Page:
But Dixon did not rule on the original charges Ferguson brought — that Eyman was improperly using political donations for personal use and concealing the source of other political contributions.
Also, since the lawsuit began: Eyman ran unsuccessfully for governor and managed another successful ballot initiative calling for $30 car-tab taxes (his third) but saw the Supreme Court once again rule the initiative unconstitutional.
Ferguson's case against Eyman includes myriad examples of how Eyman allegedly used his initiative campaigns to enrich himself, without making the requisite campaign finance disclosures.
Ferguson cites a 2010 email from Eyman to Citizen Solutions saying he had agreed to pay $2 per signature that the firm collected, to get one of his initiatives on the ballot, but that he was "doing his best" to raise money at a rate of $2.50 per signature.
His goal, Eyman wrote, was to "pay Citizen Solutions the agreed upon $2 per sig plus $150,000 so that you have an extra $150,000 to provide to me."
Ferguson cites an email in which Eyman asked his accountant about tax requirements for financial gifts. He was told that a person could give each member of Eyman's family up to $13,000 without telling the IRS.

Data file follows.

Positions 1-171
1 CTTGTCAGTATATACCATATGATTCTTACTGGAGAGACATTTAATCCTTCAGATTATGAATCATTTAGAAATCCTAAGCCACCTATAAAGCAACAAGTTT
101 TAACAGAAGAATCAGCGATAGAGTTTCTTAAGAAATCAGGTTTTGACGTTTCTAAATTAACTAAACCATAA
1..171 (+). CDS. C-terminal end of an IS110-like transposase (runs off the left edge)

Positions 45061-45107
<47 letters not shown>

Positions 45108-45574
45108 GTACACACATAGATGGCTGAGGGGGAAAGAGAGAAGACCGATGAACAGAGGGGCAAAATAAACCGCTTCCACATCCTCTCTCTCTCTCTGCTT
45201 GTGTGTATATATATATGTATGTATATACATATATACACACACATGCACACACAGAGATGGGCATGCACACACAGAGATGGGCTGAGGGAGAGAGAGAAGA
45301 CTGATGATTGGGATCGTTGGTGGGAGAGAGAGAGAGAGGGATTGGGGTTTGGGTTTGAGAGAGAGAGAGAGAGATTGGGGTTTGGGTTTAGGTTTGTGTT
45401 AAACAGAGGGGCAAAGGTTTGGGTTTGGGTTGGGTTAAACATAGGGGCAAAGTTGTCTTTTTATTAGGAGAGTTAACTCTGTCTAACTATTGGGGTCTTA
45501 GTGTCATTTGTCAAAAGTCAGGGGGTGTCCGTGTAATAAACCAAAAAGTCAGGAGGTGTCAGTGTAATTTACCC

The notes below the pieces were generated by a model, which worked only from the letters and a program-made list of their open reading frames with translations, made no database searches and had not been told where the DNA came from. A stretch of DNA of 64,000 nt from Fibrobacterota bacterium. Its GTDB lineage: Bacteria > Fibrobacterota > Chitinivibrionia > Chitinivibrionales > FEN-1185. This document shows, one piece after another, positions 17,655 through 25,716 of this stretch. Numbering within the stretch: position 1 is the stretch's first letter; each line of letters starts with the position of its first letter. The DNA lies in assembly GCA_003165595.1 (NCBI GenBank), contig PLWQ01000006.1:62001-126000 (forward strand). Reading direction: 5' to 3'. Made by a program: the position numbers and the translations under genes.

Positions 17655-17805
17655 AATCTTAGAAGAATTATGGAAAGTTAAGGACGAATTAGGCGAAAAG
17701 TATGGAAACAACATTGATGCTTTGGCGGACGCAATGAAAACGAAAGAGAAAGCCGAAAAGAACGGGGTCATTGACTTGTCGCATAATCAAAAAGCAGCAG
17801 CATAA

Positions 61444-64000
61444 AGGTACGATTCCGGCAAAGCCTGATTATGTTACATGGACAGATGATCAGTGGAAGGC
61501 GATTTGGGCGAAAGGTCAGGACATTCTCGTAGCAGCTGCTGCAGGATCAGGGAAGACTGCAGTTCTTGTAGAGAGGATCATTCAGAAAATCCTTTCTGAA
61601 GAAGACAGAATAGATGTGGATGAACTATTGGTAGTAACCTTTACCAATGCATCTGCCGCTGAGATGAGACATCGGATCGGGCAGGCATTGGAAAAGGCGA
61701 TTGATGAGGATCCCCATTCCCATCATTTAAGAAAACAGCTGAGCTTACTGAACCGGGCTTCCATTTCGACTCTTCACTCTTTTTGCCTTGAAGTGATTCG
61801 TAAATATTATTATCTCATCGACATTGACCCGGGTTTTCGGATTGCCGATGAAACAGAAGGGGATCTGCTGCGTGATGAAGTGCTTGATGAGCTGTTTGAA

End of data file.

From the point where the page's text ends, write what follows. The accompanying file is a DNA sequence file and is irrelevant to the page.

A few months later, Ferguson alleges, after Eyman's company had paid Citizen Solutions more than $1 million for signature gathering, the company paid Eyman, his wife and their three minor children $86,000, all in checks below the $13,000 threshold.
"Eyman not only intentionally concealed contributions and used contributions for personal use, his own statements and emails confirm he was aware of what he was doing," Ferguson writes. "He has shown no remorse, and if anything, has continued to flout the law, even after the filing of this case."
Sanders, in a prepared statement, said he firmly believes "Mr. Eyman did not violate any of our state's reporting laws."
In an interview last week on KIRO radio, Eyman said his political opponents "are the wind beneath my wings" and he plans to run two ballot initiatives next year.